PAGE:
Central Bank offers mortgages to help Egypt's middle class

The Central Bank of Egypt has an ambitious plan to provide Egypt's middle class with funding to buy properties.

al-monitor A general view of the housing project "One Kattameya" by Egyptian real estate developer Memaar Al Morshedy Group is seen in Cairo, Egypt, Sept. 23, 2018. Photo by REUTERS/Amr Abdallah Dalsh.

Topics covered

real estate, housing market, housing, egyptian government, egyptian economy, middle class

Jun 19, 2019

In what analysts described as a “kiss of life” for Egypt’s property market, the Central Bank of Egypt unveiled a 50-billion-pound ($2.97 billion) mortgage initiative on May 30. It is designed to enable Egypt's middle class to buy property, Sherif Samy, former chairman of the Financial Regulatory Authority, told Al-Monitor.

“This is a continuation of a previous initiative to provide those who cannot afford a mortgage to buy housing,” Samy said, referring to the Central Bank’s 2014 mortgage initiative.

The Central Bank introduced a mortgage finance initiative worth 10 billion pounds ($595 million) in February 2014 at an 8% interest rate for middle-income citizens. In 2015, the bank raised the initiative to 20 billion pounds ($1.19 billion). The loans are repaid at a reducing balance rate, with interest charged on the shrinking principal that reduces with repayment of each loan installment.

“Although mortgage funding is a key instrument for homebuyers, [there are] registration problems. Since a mortgage is an asset-based lending scheme, it is imperative to facilitate the registration of properties in Egypt to enable individuals to have access to the central bank’s mortgage initiative,” Samy said.

As for the obstacles impeding property registration, Samy cited construction as well as zoning violations. “Building on arable land is illegal and such properties can never be registered. Unlicensed buildings cannot be registered either. Only registered properties have access to mortgage funding, according to regulations,” he explained.

It's also difficult for Egyptian individuals to certify their incomes, Samy pointed out. Most Egyptians have more than one job. For instance, an individual may work as a public servant in the morning and as a taxi driver in the evening. While he can provide a salary statement for his official position, he cannot give income certification for the driving. Many Egyptians face this problem.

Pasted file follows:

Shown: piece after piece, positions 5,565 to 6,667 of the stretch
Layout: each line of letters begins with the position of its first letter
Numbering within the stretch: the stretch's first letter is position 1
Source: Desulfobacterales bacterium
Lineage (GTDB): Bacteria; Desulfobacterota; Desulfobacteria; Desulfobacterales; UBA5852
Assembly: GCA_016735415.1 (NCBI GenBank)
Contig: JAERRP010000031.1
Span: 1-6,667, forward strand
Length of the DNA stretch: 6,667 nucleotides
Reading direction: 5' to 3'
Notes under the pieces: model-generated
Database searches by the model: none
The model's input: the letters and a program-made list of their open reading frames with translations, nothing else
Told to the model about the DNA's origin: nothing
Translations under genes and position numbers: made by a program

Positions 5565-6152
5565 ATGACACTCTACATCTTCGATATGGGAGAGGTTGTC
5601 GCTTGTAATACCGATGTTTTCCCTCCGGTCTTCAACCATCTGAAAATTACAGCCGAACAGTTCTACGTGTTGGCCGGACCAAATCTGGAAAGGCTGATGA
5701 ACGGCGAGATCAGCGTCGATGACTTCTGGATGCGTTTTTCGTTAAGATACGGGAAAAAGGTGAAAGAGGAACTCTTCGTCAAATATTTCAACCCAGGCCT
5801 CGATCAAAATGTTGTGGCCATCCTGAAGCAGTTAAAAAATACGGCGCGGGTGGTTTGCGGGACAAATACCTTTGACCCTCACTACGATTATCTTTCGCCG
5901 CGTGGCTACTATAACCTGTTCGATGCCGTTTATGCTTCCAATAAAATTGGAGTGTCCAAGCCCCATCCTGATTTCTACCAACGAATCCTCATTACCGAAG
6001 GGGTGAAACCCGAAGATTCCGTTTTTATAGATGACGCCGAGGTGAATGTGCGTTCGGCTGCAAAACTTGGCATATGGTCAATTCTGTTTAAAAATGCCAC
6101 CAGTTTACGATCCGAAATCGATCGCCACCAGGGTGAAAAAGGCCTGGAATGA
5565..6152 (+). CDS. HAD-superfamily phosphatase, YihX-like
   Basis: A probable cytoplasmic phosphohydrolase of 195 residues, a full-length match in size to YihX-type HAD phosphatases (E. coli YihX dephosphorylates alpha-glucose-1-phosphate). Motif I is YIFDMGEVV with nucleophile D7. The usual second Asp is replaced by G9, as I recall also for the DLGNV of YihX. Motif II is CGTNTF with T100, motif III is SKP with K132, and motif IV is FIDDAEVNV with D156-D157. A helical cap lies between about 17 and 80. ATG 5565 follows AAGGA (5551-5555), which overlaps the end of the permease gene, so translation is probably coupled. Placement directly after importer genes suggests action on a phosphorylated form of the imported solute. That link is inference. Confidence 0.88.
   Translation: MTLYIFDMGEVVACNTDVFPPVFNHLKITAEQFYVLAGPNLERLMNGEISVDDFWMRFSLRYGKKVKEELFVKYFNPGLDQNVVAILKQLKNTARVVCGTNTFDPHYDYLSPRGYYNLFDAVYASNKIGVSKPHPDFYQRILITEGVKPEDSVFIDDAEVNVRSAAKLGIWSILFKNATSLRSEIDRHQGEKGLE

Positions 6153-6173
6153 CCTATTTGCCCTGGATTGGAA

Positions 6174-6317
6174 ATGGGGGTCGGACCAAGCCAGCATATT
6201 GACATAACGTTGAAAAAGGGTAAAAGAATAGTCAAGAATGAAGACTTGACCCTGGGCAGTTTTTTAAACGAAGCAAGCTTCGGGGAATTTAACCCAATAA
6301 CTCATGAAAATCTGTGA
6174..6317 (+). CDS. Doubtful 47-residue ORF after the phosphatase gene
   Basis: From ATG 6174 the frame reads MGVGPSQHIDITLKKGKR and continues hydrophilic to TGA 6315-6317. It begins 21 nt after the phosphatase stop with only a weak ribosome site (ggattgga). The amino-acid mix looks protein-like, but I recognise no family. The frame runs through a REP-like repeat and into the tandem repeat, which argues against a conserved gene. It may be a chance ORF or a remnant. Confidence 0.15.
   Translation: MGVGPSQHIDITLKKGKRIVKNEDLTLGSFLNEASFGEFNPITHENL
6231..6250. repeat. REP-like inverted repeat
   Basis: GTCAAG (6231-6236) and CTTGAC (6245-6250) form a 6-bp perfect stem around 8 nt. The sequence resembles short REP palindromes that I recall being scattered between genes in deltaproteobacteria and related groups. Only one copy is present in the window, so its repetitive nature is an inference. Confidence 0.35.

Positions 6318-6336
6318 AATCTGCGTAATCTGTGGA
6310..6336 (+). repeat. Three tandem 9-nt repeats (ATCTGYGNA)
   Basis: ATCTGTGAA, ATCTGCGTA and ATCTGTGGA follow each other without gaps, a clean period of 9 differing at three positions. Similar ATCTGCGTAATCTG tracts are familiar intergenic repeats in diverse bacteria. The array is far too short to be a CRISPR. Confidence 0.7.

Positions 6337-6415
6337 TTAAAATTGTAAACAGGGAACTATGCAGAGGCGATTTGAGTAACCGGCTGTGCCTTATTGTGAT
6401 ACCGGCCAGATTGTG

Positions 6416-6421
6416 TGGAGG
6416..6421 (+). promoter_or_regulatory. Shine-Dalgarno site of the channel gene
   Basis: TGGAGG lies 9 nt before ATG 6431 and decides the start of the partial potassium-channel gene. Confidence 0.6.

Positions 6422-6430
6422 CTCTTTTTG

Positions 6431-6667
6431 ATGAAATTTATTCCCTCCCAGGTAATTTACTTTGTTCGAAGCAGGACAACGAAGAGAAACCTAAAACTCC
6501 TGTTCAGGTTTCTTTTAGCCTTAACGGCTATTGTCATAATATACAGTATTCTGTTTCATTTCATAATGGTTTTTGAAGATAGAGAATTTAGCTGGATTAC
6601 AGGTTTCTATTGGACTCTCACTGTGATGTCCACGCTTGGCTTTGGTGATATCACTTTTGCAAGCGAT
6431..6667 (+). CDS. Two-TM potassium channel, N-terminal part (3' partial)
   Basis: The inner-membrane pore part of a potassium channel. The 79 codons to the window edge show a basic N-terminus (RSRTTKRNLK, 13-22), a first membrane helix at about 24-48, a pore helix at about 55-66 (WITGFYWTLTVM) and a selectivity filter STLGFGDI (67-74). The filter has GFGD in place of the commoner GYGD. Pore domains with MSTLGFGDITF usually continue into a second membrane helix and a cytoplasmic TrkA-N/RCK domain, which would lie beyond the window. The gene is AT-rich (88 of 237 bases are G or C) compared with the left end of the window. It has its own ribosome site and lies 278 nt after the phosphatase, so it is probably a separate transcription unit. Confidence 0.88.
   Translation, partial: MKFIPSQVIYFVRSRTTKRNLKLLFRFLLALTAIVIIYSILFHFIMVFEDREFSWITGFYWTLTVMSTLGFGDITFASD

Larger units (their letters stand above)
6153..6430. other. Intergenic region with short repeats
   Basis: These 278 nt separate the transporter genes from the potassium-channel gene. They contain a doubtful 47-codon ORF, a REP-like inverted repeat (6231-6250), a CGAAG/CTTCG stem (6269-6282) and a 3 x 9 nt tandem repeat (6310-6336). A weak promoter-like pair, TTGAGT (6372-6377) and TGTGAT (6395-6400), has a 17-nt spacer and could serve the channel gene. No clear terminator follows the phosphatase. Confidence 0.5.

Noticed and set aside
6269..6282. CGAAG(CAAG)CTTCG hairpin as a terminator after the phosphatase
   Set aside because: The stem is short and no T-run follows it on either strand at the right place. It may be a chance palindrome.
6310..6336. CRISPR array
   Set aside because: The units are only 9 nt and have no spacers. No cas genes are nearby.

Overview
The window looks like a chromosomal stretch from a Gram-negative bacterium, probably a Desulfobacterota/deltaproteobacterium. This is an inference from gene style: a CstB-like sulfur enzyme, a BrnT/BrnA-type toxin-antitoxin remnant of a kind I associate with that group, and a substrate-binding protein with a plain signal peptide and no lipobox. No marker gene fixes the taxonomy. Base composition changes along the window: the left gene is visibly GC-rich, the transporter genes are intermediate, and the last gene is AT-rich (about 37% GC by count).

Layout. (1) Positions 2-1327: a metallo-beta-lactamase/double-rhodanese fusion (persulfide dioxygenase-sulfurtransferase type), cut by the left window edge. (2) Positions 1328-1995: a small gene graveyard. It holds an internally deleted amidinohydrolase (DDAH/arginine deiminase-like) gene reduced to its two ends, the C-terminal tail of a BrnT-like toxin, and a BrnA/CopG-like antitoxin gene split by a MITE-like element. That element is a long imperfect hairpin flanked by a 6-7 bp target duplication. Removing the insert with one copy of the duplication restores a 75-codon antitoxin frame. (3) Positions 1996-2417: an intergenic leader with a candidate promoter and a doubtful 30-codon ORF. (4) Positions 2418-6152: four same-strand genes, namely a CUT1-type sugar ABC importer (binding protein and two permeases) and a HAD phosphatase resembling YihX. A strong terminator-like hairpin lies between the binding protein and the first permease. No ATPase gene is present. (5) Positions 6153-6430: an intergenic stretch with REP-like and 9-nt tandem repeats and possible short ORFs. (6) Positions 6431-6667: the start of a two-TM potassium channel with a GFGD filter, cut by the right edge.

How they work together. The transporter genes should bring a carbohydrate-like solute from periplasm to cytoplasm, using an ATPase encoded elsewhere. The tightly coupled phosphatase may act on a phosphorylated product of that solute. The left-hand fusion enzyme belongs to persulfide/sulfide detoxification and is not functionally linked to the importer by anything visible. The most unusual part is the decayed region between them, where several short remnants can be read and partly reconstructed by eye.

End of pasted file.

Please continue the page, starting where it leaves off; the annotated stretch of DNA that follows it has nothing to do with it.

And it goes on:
“A proven income is a must in all cases. This is a challenge facing most mortgage firms. How could a mortgage firm approve an application if the customer cannot provide an income statement, revealing the exact monthly salary? On average, the [monthly] loan payment cannot exceed 35%-40% of the monthly income of a mortgage applicant,” Samy explained. “In case of a default, the property developer pays the mortgage firm and seizes the property from the customer.”

The initiative comes in response to calls made property developers, who are seeking measures to grow the market for Egypt’s growing supply of housing.

“It will definitely help the middle class get housing with affordable payment mechanisms. This will stimulate demand for properties, which have suffered from a slowdown following the currency float in 2016,” Khaled Mahmoud, head of marketing at New Cairo Real Estate Company, told Al-Monitor.

Mahmoud said, “The 2014 mortgage initiative ended in early 2019. The property market needs for credit granted to middle class customers who seek apartments worth up to 800,000 pounds [$47,600]. … We may say it is a kiss of life, as it will help the developers as well as the middle class.”

Mahmoud said most developers offer new units in new urban communities, adding, “The government should standardize real estate registration across the country,” he said.

In April, Egyptian lawmakers called for speeding up a real estate record bill to register properties. Parliament member Alaa Wali, the head of the parliament’s housing committee, was quoted by El-Watan News on April 5 as saying more than 90% of properties in Egypt are not registered.

The bill was submitted to the parliament’s legislative and constitutional committee in November 2018 and hasn’t been enacted yet.

Mahmoud urged banks and mortgage firms to speed up the banking, administrative and legal procedures. “For the developers and customers, time is of the essence, as property prices are on the rise. The interest rate on a mortgage should range between 8% and 12%, which is less than the 19% rate offered by banks for personal loans,” he said.

“The government should allocate more plots of land for real estate development, especially in Greater Cairo, which comprises the Cairo, Giza and Qalyubia governorates,” Mahmoud said.

The 2014 mortgage initiative has been a boon for a category of customers like schoolteacher Mohamed Fayez, who couldn’t afford to buy property otherwise. “My application was approved in 2015. The loan should be repaid by 2025 at 8% reducing balance interest rate. The application processing took around three months,” Fayez told Al-Monitor.

“My apartment was valued at 500,000 pounds [$29,700] in 2015. I have been repaying 2,000 pounds [about $120] per month for the past four years. Without the mortgage, I couldn’t buy my flat. Now my apartment in El-Shorouk City, northeast of Cairo, is worth more than 850,000 pounds [$50,600], but I can’t resell it until all installments are repaid,” he added.

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